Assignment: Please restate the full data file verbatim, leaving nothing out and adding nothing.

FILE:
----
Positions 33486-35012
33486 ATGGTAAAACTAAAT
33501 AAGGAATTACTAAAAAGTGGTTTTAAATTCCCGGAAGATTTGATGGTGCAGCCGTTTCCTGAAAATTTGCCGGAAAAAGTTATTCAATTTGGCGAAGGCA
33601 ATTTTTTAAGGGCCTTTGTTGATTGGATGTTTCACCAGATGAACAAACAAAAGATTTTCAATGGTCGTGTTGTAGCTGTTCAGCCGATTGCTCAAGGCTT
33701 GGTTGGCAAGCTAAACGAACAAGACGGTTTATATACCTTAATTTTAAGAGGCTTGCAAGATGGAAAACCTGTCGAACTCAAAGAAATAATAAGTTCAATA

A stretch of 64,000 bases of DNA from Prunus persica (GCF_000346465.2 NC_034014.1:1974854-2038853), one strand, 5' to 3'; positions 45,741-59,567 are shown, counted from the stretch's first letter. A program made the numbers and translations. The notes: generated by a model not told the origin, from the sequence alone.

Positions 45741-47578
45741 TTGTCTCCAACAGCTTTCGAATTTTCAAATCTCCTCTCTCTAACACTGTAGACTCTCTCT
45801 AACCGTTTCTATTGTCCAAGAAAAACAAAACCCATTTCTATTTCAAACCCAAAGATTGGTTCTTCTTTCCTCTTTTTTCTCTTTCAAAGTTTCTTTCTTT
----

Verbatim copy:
Positions 33486-35012
33486 ATGGTAAAACTAAAT
33501 AAGGAATTACTAAAAAGTGGTTTTAAATTCCCGGAAGATTTGATGGTGCAGCCGTTTCCTGAAAATTTGCCGGAAAAAGTTATTCAATTTGGCGAAGGCA
33601 ATTTTTTAAGGGCCTTTGTTGATTGGATGTTTCACCAGATGAACAAACAAAAGATTTTCAATGGTCGTGTTGTAGCTGTTCAGCCGATTGCTCAAGGCTT
33701 GGTTGGCAAGCTAAACGAACAAGACGGTTTATATACCTTAATTTTAAGAGGCTTGCAAGATGGAAAACCTGTCGAACTCAAAGAAATAATAAGTTCAATA

A stretch of 64,000 bases of DNA from Prunus persica (GCF_000346465.2 NC_034014.1:1974854-2038853), one strand, 5' to 3'; positions 45,741-59,567 are shown, counted from the stretch's first letter. A program made the numbers and translations. The notes: generated by a model not told the origin, from the sequence alone.

Positions 45741-47578
45741 TTGTCTCCAACAGCTTTCGAATTTTCAAATCTCCTCTCTCTAACACTGTAGACTCTCTCT
45801 AACCGTTTCTATTGTCCAAGAAAAACAAAACCCATTTCTATTTCAAACCCAAAGATTGGTTCTTCTTTCCTCTTTTTTCTCTTTCAAAGTTTCTTTCTTT